Top 10 American Horror Movies
I adore horror movies. However, there's a lot of American made crap out there posing as scary. That's why it's so bloody awesome when I get treated to a truly good American horror movie. Here are my top 10.
10. "Paranormal Activity" - If you've never seen "Paranormal Activity," know that the movie will scare you in the theater - and it will continue to scare you when you get home. In other words, you'll sleep with the light on. It is the tale of what happens to a California couple who, after experiencing a supernatural presence in their home, decide to capture what happens on their video camera. "Paranormal Activity" cost only $15,000 to make and was rejected by Sundance and major distribution players. However, with the help of people like Steven Spielberg, and strong reactions to screenings, the movie got noticed and took off like a rocket from there. I've seen all the prequels. When "Paranormal Activity 4" debuts, I'll see that one too.
9. "Psycho" - Directed by Alfred Hitchcock, this 1960s film starring Anthony Perkins and the beautiful Janet Leigh includes the famous shower scene at the Bates Motel. It scared people back in the 1960s, and it's still scary today.
8. "The Ring" - A remake of the Japanese movie "Ringu," "The Ring" may not scare you if you see it a second time, but it will most certainly scare you the first. One scene in particular is horrifying.
7. "The Grudge" - A remake of the Japanese movie "Ju-on," "The Grudge" is often criticized for not being as good as the Japanese version, but I disagree. It does an excellent job of staying true to the Japanese style of horror. I love the way the director uses the camera.
6. "The Sixth Sense" - A psychological thriller directed by M. Night Shyamalan, "The Sixth Sense" focuses on a boy who can talk to the dead. M. Night Shyamalan is known for some clunkers, but this one is excellent.
5. "The Birds" - Classic Alfred Hitchcock, the suspense he created in "The Birds" is pure genius. Hitchcock focuses on the sound of the birds attacking and screeching, which is highly effective. More suspense than horror, the movie shows birds that gather and attack for no reason. Tippi Hedren, the beautiful woman in the main role, is excellent.
4. "Dawn of the Dead" (The 2004 Remake) - Yep, this one is scarier than the original 1978 zombie movie, but not as scary as the first zombie movie, "Night of the Living Dead," also directed by George Romero. "Dawn of the Dead," the remake, starts out with a bang. The zombies move fast, and the scenes are terrifying. The music used in the movie, such as Johnny Cash's "The Man Comes Around" in the opening scene, is perfect.
3. "Jaws" - You can't beat the famous musical score in the 1975 movie "Jaws," teamed with outstanding acting by Robert Shaw, Roy Scheider and Richard Dreyfuss. Directed by Steven Spielberg, "Jaws" focuses on a Great White shark that terrorizes a beach town. Unique special effects make for an excellent film. There's nothing supernatural about "Jaws," which makes it even scarier.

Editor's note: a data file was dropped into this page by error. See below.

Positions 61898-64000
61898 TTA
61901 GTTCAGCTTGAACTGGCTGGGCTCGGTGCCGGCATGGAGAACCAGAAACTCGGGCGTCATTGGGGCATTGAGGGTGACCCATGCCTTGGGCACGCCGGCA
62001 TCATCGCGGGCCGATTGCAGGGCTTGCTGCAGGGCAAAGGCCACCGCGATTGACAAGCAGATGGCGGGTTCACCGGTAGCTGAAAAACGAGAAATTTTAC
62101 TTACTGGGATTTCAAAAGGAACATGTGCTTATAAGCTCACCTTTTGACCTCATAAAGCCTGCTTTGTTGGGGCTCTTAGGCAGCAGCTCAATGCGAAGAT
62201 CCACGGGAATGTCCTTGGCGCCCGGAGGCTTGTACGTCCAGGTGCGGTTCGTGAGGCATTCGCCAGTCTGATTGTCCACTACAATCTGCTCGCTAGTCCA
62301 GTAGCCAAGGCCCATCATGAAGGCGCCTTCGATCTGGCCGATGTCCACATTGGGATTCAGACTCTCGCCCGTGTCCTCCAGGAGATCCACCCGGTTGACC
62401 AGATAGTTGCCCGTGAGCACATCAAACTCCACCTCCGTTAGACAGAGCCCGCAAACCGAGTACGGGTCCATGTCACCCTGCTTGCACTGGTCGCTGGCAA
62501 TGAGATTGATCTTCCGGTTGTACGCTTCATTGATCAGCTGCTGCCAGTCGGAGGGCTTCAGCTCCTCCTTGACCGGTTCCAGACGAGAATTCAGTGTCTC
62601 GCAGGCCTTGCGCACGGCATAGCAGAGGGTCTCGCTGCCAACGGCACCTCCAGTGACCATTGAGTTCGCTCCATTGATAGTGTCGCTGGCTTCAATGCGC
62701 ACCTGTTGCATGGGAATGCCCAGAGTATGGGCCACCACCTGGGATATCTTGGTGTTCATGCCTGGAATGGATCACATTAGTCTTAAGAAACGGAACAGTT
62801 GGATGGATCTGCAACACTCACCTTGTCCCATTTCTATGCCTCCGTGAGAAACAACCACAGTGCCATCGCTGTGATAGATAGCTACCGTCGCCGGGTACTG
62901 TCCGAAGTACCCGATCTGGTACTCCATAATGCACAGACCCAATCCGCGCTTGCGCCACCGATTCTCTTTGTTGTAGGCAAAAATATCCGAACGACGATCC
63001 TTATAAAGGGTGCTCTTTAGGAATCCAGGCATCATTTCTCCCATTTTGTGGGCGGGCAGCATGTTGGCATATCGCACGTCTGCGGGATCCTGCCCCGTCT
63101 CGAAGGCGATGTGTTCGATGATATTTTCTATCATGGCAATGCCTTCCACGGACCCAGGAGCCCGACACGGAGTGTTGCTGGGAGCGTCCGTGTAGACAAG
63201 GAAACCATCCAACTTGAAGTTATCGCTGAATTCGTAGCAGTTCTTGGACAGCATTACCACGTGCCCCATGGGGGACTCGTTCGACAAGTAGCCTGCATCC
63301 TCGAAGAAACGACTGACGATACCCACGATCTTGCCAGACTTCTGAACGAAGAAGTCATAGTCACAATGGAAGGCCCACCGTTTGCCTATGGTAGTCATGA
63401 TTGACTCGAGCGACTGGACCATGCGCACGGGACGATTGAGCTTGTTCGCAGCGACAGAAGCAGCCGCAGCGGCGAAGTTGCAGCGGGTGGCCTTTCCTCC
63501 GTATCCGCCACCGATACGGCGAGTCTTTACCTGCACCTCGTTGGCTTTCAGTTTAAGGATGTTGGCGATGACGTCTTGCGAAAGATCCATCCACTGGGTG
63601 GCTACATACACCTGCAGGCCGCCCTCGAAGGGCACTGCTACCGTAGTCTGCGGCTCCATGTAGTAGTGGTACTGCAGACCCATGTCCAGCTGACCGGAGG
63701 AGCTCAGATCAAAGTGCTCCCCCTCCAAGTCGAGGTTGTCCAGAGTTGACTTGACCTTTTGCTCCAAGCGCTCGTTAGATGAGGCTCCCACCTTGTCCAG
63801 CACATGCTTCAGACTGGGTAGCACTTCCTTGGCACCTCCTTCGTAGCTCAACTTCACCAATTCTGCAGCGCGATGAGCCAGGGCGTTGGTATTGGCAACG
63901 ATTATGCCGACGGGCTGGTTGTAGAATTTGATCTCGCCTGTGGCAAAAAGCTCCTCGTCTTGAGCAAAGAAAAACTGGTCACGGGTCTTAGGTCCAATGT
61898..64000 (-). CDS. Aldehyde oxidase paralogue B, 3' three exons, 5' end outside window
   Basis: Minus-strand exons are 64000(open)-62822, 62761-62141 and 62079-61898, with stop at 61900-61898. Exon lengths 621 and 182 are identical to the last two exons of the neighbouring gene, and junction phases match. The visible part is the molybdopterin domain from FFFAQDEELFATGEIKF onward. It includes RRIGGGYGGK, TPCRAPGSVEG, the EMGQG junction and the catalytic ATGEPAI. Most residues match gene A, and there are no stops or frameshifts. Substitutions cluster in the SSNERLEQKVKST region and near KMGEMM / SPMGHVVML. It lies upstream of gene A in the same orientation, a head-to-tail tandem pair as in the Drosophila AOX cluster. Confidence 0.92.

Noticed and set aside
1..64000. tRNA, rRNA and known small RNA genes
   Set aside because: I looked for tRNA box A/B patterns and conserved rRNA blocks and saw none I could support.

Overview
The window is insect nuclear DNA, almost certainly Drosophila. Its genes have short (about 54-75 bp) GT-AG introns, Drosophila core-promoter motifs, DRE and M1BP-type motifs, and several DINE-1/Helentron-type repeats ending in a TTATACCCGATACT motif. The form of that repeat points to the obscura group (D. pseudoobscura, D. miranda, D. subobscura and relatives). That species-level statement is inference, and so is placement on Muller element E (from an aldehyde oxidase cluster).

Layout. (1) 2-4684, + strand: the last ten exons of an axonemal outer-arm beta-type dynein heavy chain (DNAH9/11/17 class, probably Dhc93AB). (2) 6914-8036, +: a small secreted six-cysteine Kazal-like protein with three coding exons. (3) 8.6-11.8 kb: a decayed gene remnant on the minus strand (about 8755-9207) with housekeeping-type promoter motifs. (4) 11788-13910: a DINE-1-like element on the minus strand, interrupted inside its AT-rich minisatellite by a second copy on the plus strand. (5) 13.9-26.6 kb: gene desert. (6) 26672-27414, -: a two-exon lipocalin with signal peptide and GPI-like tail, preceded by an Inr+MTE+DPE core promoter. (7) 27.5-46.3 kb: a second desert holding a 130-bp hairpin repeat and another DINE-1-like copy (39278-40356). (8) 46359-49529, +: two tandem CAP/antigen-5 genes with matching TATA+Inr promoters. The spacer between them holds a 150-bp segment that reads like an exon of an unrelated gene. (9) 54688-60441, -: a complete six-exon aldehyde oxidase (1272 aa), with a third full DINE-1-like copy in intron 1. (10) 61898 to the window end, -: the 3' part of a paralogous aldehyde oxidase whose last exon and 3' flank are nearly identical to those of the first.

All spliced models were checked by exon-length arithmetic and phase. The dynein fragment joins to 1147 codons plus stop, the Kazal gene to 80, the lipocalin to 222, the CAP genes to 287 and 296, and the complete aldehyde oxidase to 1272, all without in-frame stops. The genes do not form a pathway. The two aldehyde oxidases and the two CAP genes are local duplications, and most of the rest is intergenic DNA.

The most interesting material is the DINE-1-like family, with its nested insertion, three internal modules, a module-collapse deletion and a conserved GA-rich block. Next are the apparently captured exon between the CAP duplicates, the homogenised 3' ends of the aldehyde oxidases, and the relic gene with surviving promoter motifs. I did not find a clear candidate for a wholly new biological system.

2. "Night of the Living Dead" - Made in 1968, and shown in black and white, "Night of the Living Dead" is an example of how a movie can be superb without a lot of special effects and lots of color. When zombies take over a rural farm town, Ben and Barbra hole up in a farmhouse. Director George Romero, famous for many horror movies, chose Duane Jones, a black actor, for the lead role. This is an example of Romero's independent nature. To put a black man in a leading role, in this 1968 movie, was highly unusual and groundbreaking.
1. "The Exorcist" - One of the scariest movies ever made, and the scariest movie I have ever seen, "The Exorcist" continues to scare me every time I watch it. The story of a 12-year-old girl, played by Linda Blair, possessed by the devil, excels on every level from the horrifying music, to the plot, to the acting. Made in 1973, long lines of people formed to watch the film in theaters. The movie has special effects that are more impressive and scary than any 21st century copy cat. When Linda Blair, covered in blood and scratches, rotates her head around, that still scares me. And of course, we can't forget the green vomit.
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Who’s lurking in Layneworth?
It’s the Buscettos—a charming family who live in a nice house?
The Buscettos look human, but they’re not human. They’re Zxxtergins, a type of little-known monster who has roamed the Earth since the fifth century. The youngest Buscetto, beautiful eighteen-year-old Litria, is in search of gorgeous females for sex, followed by food. Her nightly behavior wrecks havoc, causing her family to fear exposure and resulting in grave concern, extra work, and late nights for Layneworth detectives.
When nude and mutilated dead women appear, almost daily, across Layneworth, Detective Brenda Martin, and her partner Robert Moretti, are on the case. The mayor, before his untimely demise, preached to beware of werewolves, and few believed him. But as the killings increase, Brenda thinks she may have more than just a serial killer on her hands. Will Brenda discover the true monsters, and what happens if she does?
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